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Legislative Assembly for the ACT: 2001 Week 7 Hansard (19 June) . . Page.. 2109 ..

MR BERRY (9.35): I want to go to the report of the Select Committee on Estimates, which is being described by the government as a new low in relations in this Assembly.

Mr Quinlan: Stop saying that. I will be hurt.

MR BERRY: You should wear the badge with honour. You know you have hit the spot when they start to bleed a bit. That has been my experience.

I refer specifically to page 26 and nurses. The committee received evidence about the difficulties being experienced in reaching an enterprise bargaining agreement with the nurses at the Canberra Hospital. They talked about a fundamental breakdown in the negotiations and in relationships between the nurses and the government. The committee mentioned that the executive team was trying to sort out a resolution to the impasse. It made an important point which I think is worth labouring for some time:

... it seems that little goodwill remains between the nurses and the Minister. The committee is concerned that nurses should receive wage justice and suitable working conditions and that any protracted dispute could endanger patient care.

The push and shove of industrial relations will always be the case where there is as contest of ideas about wages and working conditions. As a former health minister, I can say that I have had some experience in that respect myself. But since then quite a lot has changed. The federal laws which apply in the ACT have been described as the most repressive industrial laws since federation. There has even been criticism about them not being in compliance with our international obligations about collective bargaining, the right to strike and so on. In my view, the balance has been shifted too far to the employer side in the ideological war on the trade union movement.

The federal government is also trying to attack the capacity of the trade union movement in its involvement in the Australian Labor Party. It cannot even keep its nose out of that. I do not know how the government would feel if Labor tried to pass changes to the Corporations Law which prohibited corporations from having anything to do with the Liberal Party. That would be an interesting debate.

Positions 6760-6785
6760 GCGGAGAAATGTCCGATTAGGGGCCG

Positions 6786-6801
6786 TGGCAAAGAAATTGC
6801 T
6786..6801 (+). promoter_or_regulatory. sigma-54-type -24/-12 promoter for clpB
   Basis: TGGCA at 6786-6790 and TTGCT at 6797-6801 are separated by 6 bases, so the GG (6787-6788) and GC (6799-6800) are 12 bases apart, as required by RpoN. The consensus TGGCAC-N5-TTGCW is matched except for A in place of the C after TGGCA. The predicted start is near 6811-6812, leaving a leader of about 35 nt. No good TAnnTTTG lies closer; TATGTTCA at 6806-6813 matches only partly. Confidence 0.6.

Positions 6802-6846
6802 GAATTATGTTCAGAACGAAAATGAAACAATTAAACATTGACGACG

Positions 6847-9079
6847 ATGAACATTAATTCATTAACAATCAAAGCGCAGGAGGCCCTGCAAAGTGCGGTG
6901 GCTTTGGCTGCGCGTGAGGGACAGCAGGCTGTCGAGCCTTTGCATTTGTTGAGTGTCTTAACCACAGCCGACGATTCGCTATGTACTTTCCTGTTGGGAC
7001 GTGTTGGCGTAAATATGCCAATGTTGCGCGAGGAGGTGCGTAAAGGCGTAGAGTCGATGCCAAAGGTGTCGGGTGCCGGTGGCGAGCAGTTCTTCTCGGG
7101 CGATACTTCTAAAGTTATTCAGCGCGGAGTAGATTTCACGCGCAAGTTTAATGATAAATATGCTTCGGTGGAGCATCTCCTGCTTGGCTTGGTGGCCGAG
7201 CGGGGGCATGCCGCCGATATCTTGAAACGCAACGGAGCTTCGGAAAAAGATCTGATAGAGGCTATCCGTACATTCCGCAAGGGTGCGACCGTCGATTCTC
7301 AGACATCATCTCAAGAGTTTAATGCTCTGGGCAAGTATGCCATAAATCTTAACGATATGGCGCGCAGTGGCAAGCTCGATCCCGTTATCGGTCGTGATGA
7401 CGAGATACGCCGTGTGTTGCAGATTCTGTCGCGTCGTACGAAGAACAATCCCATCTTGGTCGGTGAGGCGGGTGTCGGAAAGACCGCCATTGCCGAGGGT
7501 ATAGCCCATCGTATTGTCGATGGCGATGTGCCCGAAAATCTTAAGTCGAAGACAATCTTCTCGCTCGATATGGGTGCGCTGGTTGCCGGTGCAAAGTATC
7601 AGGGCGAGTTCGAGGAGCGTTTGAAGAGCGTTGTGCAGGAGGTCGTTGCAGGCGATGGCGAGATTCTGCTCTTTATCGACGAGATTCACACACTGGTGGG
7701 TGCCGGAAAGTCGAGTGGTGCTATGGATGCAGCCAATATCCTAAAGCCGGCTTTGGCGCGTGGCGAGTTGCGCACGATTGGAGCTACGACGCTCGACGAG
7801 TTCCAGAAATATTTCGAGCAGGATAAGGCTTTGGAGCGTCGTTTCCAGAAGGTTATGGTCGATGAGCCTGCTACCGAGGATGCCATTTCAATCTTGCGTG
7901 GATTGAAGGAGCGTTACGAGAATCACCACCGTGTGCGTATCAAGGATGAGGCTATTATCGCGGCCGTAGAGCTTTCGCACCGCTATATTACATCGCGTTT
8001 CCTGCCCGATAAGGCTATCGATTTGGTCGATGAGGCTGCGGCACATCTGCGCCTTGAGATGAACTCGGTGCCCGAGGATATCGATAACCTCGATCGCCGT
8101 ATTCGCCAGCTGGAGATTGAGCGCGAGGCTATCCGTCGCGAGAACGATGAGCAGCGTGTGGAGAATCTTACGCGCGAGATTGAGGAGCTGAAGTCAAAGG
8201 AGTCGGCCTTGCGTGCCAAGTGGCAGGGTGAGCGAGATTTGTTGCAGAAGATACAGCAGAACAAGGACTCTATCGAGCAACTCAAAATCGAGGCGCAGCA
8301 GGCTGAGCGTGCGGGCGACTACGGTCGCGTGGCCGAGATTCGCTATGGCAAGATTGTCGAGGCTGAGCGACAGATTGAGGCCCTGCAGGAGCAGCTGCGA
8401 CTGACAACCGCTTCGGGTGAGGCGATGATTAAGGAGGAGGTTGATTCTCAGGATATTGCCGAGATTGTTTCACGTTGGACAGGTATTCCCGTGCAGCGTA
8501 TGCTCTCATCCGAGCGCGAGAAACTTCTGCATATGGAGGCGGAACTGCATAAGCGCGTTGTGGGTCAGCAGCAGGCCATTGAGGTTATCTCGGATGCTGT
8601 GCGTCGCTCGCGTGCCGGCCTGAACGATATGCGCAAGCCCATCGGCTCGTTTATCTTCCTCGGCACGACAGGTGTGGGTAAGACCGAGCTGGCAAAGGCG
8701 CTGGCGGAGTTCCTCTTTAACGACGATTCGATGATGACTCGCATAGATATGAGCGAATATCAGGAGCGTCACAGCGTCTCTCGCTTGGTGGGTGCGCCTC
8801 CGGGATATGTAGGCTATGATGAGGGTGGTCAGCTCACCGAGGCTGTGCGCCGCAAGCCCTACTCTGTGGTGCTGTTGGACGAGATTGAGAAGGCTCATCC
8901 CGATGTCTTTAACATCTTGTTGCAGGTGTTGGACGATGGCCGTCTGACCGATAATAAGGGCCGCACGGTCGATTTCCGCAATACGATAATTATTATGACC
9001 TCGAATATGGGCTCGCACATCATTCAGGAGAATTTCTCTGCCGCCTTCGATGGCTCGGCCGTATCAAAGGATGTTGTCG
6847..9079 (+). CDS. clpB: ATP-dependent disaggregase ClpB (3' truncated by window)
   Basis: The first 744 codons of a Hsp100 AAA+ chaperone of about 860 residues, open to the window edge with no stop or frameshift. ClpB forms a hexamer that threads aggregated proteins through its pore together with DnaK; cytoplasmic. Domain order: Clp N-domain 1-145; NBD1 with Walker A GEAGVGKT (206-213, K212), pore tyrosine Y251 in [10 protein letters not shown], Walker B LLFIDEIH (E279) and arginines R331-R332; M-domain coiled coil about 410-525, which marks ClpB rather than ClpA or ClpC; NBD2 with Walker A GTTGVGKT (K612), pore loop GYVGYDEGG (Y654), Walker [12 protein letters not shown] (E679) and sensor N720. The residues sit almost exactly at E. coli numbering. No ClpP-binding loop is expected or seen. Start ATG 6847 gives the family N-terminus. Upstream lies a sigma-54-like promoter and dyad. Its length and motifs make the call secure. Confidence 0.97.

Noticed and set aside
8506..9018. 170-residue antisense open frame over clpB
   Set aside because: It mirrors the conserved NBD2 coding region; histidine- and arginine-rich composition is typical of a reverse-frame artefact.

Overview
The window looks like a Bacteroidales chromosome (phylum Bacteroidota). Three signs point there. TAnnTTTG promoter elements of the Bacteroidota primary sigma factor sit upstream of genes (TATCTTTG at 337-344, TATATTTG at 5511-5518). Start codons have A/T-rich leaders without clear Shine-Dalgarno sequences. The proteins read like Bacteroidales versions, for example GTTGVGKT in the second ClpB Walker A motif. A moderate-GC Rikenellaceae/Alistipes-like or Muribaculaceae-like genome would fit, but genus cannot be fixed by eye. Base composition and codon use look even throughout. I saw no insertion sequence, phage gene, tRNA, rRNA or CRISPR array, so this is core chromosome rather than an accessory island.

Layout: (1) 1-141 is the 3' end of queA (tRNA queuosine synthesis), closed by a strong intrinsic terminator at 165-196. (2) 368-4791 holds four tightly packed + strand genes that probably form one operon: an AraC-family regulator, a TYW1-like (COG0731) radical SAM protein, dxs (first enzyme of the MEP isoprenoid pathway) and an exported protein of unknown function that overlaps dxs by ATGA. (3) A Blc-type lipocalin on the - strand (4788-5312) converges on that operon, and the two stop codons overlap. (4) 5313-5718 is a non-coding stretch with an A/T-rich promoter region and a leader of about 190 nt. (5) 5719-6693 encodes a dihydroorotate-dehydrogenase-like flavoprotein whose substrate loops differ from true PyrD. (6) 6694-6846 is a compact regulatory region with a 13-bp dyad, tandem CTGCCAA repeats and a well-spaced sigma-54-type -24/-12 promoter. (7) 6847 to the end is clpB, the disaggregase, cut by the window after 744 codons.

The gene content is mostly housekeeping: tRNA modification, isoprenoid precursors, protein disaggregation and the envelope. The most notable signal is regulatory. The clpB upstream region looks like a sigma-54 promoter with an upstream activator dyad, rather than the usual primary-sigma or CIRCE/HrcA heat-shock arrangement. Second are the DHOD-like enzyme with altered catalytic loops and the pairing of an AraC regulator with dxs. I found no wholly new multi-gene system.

Let me go back to the industrial disputation issue. I think the minister was incompetent in this industrial dispute. With no real need, he set about aggravating the nurses to the point where the quality of services in Canberra Hospital must have been adversely affected. There is no way that they could not have been.

There was a personal attack on the leader of the nurses union, Ms Duff, and erroneous claims about the union's hidden agenda. There was some suggestion that a member of the union was running a politician. Another agenda was dug up by the minister about Ms Duff's ambitions in the Trades and Labour Council. He even criticised Ms Duff because of her presidency of the council. It turned out that the minister had to apologise for that. He used as an excuse the apparent appearance on the Trades and Labour Council's website of Ms Duff as the union president.

You would have thought that at some point along the way the minister might have had some sort of intellectual interface between himself and the head of the nurses union about the troubles they were experiencing. You would think the minister would have

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